Reduce, reuse, recycle: what to do with an old or broken phone
Today's hottest gadgets are tomorrow's electronic waste. That's the way thing are, and there's little we can do about it given the rate at which technology is advancing. What we can do, however, is to dispose of our old gadgets in a responsible manner. We can't just throw our old or broken phone in the trash. Well, technically we can, but that's an irresponsible, ignorant, and plain terrible way of dealing with outdated electronics.
Why should we recycle old and broken cell phones? The simple answer is that doing so may deal serious damage to the environment. Like many other gadgets, cell phones contain heavy metals and rare earth elements that you don't want ending up in a landfill or in the soil. Also, these elements are pretty difficult to obtain in the first place. Extracting them from old electronics instead of mining more is a more efficient solution. On top of all that, the lithium contained in phones' batteries is a highly reactive element. That's why a battery may explode violently if punctured or exposed to heat.
Thankfully, cell phones are highly recyclable, and it doesn't cost a dime to dispose of one the right way. Here are several tips on being a responsible planeteer.
First, wipe your data
It doesn't matter if you choose to sell, donate, or recycle an old cell phone. If it still works, we'd recommend you to give it a factory reset and make sure that all your personal data has been erased. You don't want others looking at your sexy selfies, do you? Don't forget to do the same with the phone's storage card, assuming it has one. If it does, go to Settings on your phone and look for "Erase" or "Format" options under the Storage tab, as seen in the screenshot to the right.
Now, some of you may point out that even if you format a storage card, data from it can be recovered using specialized software. They'd be correct. That's why if your old phone's storage card contains data you really don't want anyone else to mess with, you have to make sure it is really gone. You many use one of the several free computer apps made for the purpose, such as DP Shredder or Blank And Secure. They render files unrecoverable by overwriting them with empty bytes. If that sounds like too much work, you may simply hold on to your memory card instead of recycling it.
Now, consider selling your old phone
As the old saying goes, one man's junk is another man's treasure. It is a wide world, and there's likely someone willing to give you money in exchange of your used cell phone. Especially if it is in good condition – a working Galaxy S II, for example, may fetch at least $50 online. That's also how much you'd get for a functioning iPhone 4. Keep in mind that a used phone's value goes up if its original packaging and accessories are included.
Even if it is a broken cell phone you wish to get rid of, it might still have some monetary value. Some people buy damaged handsets to salvage components that are expensive to buy new – displays, batteries, or motherboards, for example. Others might want to buy them and attempt to fix them. In any case, consider selling your broken cell phone. A non-functioning Galaxy S III could fetch around $40, and an iPhone 5 with a cracked screen could be worth $100 on eBay.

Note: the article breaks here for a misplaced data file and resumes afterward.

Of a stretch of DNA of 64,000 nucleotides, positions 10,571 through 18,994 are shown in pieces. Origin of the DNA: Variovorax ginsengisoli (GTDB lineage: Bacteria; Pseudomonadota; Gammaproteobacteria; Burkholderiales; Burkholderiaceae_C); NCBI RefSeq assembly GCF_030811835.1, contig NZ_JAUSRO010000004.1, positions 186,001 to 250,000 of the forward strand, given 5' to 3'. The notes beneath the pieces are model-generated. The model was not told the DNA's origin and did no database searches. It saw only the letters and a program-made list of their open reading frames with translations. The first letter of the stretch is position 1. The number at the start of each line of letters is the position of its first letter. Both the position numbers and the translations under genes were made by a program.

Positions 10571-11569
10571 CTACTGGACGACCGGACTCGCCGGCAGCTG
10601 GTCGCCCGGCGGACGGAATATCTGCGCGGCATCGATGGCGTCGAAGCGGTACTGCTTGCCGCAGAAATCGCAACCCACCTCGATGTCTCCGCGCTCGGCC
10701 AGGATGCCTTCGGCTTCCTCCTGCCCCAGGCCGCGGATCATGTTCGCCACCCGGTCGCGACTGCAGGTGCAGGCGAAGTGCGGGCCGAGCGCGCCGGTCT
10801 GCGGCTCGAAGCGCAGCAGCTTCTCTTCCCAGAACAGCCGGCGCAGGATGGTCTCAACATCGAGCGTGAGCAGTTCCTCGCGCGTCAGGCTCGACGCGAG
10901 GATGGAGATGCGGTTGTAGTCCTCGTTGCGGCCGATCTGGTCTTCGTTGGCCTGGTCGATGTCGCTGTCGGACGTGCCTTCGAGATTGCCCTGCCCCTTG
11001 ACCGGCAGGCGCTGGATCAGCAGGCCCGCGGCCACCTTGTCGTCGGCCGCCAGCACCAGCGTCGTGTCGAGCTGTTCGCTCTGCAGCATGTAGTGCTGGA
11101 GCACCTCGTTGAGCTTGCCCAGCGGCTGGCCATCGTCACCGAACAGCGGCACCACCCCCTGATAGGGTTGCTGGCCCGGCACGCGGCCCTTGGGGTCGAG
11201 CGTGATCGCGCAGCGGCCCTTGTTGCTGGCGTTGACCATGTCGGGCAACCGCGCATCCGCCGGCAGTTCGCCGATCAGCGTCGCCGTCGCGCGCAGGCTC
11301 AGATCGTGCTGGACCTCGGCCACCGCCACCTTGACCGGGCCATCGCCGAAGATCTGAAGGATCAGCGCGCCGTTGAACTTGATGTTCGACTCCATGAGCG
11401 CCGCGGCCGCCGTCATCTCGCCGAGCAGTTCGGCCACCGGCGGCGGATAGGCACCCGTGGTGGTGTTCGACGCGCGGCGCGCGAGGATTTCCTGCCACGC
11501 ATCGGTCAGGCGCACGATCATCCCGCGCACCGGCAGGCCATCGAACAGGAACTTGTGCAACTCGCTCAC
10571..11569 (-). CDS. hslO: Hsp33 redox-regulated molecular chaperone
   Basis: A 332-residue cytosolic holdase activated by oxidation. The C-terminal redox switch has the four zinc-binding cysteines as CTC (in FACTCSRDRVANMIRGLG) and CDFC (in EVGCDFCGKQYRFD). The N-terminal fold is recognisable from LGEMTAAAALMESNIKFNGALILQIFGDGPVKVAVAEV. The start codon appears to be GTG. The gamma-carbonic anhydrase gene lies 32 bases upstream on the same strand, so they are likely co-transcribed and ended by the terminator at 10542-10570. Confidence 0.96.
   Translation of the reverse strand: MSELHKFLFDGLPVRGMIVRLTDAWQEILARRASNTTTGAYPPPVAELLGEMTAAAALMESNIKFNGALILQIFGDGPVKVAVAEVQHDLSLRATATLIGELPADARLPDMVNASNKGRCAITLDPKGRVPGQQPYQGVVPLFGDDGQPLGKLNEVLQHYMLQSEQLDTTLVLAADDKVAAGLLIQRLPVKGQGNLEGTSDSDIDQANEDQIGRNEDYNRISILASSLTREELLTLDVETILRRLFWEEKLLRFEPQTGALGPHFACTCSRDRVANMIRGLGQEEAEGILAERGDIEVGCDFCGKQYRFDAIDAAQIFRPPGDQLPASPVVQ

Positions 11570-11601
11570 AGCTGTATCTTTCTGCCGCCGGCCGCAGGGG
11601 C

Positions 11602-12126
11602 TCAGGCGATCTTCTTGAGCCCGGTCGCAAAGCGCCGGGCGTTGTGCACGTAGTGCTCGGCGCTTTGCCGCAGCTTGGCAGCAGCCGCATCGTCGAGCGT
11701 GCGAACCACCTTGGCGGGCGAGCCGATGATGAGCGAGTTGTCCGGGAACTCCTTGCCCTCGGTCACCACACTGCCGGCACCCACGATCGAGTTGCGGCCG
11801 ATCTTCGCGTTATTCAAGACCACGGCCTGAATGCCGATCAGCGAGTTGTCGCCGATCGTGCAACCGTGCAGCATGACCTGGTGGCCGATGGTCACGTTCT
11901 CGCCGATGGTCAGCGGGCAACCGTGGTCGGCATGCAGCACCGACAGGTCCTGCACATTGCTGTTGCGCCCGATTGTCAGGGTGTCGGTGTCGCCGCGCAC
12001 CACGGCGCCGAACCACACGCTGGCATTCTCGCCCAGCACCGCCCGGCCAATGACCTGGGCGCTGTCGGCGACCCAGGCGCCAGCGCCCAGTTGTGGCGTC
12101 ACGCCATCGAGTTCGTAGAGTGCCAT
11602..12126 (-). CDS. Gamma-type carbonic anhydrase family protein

...or turn to an online trade-in service
Yes, we know – some people just don't have the time or patience to re-sell old phones online. That's why companies specializing in trading in used handsets exist. They will gladly accept your used phone, and if it works, they'll give you money in exchange. If it doesn't, they'll give you a small amount of money and/or recycle it responsibly. The pros of turning to a trade-in service are that you're paid quickly and you don't have to deal with fussy online buyers. On the downside, you probably won't get paid as much as you would should you choose to sell the handset yourself. Gazelle – one of the most popular and reliable trade-in services – values a working 16GB iPhone 5s for AT&T at $110. On eBay, an identical phone goes for twice as much.
...or ask your carrier about its recycling program
Every major carrier in the U.S. has a cell phone recycling program. Better yet, devices can be traded in for credit that goes towards the purchase of new devices or services. Recent smartphone models in good working condition may be worth up to $300. Of course, the device you're getting rid of will be worth much less if it is damaged, not functioning, or if it is just too old of a model. Even if the phone you're returning does not have any monetary value, your carrier will recycle it responsibly.
Note that the phone you'd like to trade in or recycle does not have to be from the same carrier. However, it does have to be reset, with no lock screen password. Needless to say, if your phone has been reported as lost or stolen, it will not be eligible for the carrier's trade-in program. To return a phone, it is probably best to visit one of your carrier's retail stores, but online recycling may be also an option. AT&T, for instance, lets you download and print a postage-paid label if you wish to mail your phone and accessories for recycling.